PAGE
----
Toolsday Giveaway: Win an Angle Grinder

Last Toolsday, we posted a photo of a metal gadget with a wooden handle and asked you to tell us what it is used for.  Popular answers included bottle opener, a speciality wrench and a tool used to remove nails from a horse’s shoe. The real answer is a dental key. It’s a tool that was used in the early 1800s to extract teeth – ouch! 

We randomly picked one winner out of all last week’s comments and that lucky person is Doug, who thought it was a pair of tongs for carrying cylindrical objects. Congrats Doug, even though you answered incorrectly, you still win. You have exactly one week to reply to our email before we pick another winner.

Next Tuesday we will be giving away a Craftsman Angle Grinder.  The cordless 4-1/2″ grinder is designed for comfort and ease of use.  It comes with an auxiliary handle that can be adjusted to three different positions. The powerful 19.2-volt motor allows for 6500 RPM no-load speed so you can get the job done fast. 

Is your home short on square footage? We have design ideas to make your kitchen look bigger, tips for organizing your home office and great storage solutions for combating clutter all around your home. Plus, get inspiration and ideas from people who live in small unique homes like cargo containers and tree houses.

To win the Craftsman Angle Grinder, post a comment (click “comment” above) and tell us what this little device is called.  You don’t have to answer correctly to win; we will randomly pick one winner.

On Tuesday, January 22, we will select the winner then start up a new giveaway for another tool, which will be given away the Tuesday after that. 

You have until January 22, 2013, 2:00pm (ET) to enter to win the Craftsman Angle Grinder.

Official Rules.

 

2,193 Responses

  1. Lenore says:

    It is a boot jack

  2. Sherri says:

    It is called a Boot Jack.

  3. Amber says:

    Looks like a shoe cobblers table

  4. Frankf49 says:

    Boot Jack, used to remove cowboy or Wellington type boots.

  5. Mary Corbett says:

    Is it a weaver's tool?

  6. dean shuck says:

    luv to have this

  7. Ken says:

    It's for taking off boots.

  8. tr15h64w says:

    It's a boot jack. You put one foot on it and your boot heel in the "V" then pull your foot out of your boot. Otherwise, you gotta find a little kid to straddle your leg, facing away from you, grab your boot by the heel with both hands, then you put your foot on their butt and PUSH. Once you get them trained…it works pretty good! But the boot jack is still easier.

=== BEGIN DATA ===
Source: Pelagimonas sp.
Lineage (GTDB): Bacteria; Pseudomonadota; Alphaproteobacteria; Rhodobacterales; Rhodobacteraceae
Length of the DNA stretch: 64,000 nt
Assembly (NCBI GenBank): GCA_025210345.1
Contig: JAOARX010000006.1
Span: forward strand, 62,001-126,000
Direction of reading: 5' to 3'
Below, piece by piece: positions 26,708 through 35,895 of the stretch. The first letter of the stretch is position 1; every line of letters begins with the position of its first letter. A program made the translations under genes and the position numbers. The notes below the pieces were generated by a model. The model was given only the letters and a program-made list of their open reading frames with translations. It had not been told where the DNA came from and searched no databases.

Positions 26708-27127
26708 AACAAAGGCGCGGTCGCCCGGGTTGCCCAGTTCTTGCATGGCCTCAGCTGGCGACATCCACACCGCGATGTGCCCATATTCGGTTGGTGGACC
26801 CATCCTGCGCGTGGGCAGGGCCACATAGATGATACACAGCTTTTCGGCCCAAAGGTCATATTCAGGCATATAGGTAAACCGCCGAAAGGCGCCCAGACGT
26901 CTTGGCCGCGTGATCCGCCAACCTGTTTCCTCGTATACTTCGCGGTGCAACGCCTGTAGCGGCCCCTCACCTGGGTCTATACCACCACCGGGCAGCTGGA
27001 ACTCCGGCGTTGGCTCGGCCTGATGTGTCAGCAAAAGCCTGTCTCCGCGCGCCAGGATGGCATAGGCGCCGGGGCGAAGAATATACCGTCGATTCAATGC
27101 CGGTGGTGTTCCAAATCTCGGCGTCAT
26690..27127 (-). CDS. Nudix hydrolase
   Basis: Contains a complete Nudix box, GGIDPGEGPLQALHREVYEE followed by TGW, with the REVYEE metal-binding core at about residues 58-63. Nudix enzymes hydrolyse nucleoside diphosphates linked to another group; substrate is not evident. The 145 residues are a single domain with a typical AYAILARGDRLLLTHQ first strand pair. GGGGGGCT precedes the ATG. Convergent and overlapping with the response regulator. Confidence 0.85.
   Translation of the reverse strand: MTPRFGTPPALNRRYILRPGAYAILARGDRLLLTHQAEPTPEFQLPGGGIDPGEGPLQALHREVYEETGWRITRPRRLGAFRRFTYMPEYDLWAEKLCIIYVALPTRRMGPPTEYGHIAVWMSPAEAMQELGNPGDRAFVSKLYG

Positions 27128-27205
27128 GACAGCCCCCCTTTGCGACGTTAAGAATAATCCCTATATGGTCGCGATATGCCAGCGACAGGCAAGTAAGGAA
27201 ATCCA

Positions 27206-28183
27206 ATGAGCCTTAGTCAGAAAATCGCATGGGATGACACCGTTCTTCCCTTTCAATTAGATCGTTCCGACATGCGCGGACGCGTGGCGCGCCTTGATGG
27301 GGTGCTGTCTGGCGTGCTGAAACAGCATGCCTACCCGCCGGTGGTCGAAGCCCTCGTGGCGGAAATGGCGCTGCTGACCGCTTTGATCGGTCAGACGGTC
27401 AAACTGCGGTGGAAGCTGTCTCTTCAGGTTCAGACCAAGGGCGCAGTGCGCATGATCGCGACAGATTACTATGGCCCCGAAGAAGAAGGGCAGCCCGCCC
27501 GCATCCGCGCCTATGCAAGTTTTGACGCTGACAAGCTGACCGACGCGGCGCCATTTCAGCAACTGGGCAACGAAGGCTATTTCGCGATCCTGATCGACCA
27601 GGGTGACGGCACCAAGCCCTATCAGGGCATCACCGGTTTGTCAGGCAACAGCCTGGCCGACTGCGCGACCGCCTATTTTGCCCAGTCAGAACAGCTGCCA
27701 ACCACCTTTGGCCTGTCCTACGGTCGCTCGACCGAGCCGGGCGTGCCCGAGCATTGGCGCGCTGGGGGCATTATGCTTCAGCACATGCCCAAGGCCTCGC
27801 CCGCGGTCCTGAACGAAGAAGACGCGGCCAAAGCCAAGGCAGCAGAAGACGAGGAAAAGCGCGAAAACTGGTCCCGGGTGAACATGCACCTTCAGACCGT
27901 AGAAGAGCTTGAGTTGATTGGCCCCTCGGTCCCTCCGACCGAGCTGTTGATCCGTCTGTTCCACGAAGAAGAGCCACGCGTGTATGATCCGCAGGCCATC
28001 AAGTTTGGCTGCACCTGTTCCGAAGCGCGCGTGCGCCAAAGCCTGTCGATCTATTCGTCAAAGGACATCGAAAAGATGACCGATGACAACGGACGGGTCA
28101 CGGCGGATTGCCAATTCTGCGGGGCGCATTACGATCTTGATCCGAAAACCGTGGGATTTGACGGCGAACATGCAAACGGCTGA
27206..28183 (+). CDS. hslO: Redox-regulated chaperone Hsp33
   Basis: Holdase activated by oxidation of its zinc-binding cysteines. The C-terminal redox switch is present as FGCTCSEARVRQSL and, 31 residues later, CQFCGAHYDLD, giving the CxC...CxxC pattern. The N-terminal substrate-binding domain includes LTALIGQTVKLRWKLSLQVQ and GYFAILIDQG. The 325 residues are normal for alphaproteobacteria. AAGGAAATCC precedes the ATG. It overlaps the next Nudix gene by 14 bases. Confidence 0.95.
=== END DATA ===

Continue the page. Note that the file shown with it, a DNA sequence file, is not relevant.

9. Denise says:

    this is to take boots or shoes off. insert heel in the v and step on back with other foot and pull boot off. Very handy with muddy boots so hands don't get dirty. My husband used pattern but didn't cut out the v, instead drilled holes and put shoe lace through holes. taught our daughter how to tie her shoes in one day. when u show kids how to tie it is upside down to them. This worked so well the daycare used it to teach the other kids.

  10. Jason says:

    old fashion boot jack used to take your boots off. Doubles as a door stop.

  11. Kristine Markovic says:

    It's a boot jack

  12. mose says:

    Used to divine the location of underground water.

  13. Sunnymay says:

    It's for cleaning off boots or shoes before going in the house.

  14. nawara55 says:

    Something used to make shoes

  15. Jeff Smith says:

    Boot jack to remove boots

  16. Joe A says:

    Boot Jack. Ergonomics baby!

  17. Susana says:

    crack open a nut

  18. KoriYL says:

    An antelope-shaped shoehorn.

  19. Tina says:

    I would probably sound silly if I said it was something else, so I will say Boot Jack. Sometimes the crowd is right!

  20. Gregory Williams says:

    As the others said, it's for removing your own boots when no one is around to help. To use this older style you need to put the other foot down to resist the heel of the boot in the wedge.

  21. David says:

    Going to have to go with a Boot Jack.

  22. frank says:

    i have to say, the boot jack seems likely given all the remarks.

  23. Mary bowers says:

    A boot jack used to pull boots off your feet. My grampa and gramma had one.

  24. Lindsay W. says:

    Not that I'm posting this due to other comments, but I do believe it is used to remove a boot. Put the heel of your boot in between the teeth and place your other foot on the end and pull.
    I could use one of these!

  25. matthew maxson says:

    Looks like an old door stopper

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About Jackie McGilvray 

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When I'm not pulling together great projects and inspiring ideas as editor of DIYNetwork.com, I'm watching my two adorable boys play whatever sport is in season. Or I might be ...

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